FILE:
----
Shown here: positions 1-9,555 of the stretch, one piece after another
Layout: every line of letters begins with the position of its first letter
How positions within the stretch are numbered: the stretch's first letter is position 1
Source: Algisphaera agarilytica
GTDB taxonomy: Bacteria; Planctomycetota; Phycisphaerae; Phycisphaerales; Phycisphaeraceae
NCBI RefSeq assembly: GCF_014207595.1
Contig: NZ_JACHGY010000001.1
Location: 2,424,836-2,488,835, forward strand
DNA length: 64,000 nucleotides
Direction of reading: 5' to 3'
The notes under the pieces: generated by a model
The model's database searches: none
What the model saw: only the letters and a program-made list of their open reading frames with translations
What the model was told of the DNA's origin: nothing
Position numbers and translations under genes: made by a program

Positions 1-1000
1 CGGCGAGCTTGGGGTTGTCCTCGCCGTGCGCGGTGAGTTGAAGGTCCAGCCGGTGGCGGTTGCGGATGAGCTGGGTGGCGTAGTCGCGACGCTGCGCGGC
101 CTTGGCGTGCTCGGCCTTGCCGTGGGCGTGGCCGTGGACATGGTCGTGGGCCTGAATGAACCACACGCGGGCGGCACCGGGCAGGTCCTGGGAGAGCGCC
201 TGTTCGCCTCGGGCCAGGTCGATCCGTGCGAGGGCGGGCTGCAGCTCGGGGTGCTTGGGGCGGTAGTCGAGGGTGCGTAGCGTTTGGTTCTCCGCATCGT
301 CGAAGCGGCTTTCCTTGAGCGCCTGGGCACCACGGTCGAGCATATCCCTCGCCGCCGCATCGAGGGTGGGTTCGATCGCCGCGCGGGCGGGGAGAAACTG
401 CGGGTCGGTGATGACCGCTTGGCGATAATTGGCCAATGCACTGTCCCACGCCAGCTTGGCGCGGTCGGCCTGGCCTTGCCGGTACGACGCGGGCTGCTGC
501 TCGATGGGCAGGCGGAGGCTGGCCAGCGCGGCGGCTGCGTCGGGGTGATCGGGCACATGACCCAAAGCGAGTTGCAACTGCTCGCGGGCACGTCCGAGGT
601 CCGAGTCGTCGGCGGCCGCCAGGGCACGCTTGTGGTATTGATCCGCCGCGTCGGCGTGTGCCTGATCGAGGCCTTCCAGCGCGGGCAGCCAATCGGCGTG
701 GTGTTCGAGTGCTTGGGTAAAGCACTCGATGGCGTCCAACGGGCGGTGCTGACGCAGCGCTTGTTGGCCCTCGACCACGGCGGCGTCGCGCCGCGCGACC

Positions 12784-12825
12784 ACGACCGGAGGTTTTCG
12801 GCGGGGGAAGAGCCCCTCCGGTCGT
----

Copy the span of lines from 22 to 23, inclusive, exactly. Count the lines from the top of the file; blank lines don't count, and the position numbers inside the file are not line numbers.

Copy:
501 TCGATGGGCAGGCGGAGGCTGGCCAGCGCGGCGGCTGCGTCGGGGTGATCGGGCACATGACCCAAAGCGAGTTGCAACTGCTCGCGGGCACGTCCGAGGT
601 CCGAGTCGTCGGCGGCCGCCAGGGCACGCTTGTGGTATTGATCCGCCGCGTCGGCGTGTGCCTGATCGAGGCCTTCCAGCGCGGGCAGCCAATCGGCGTG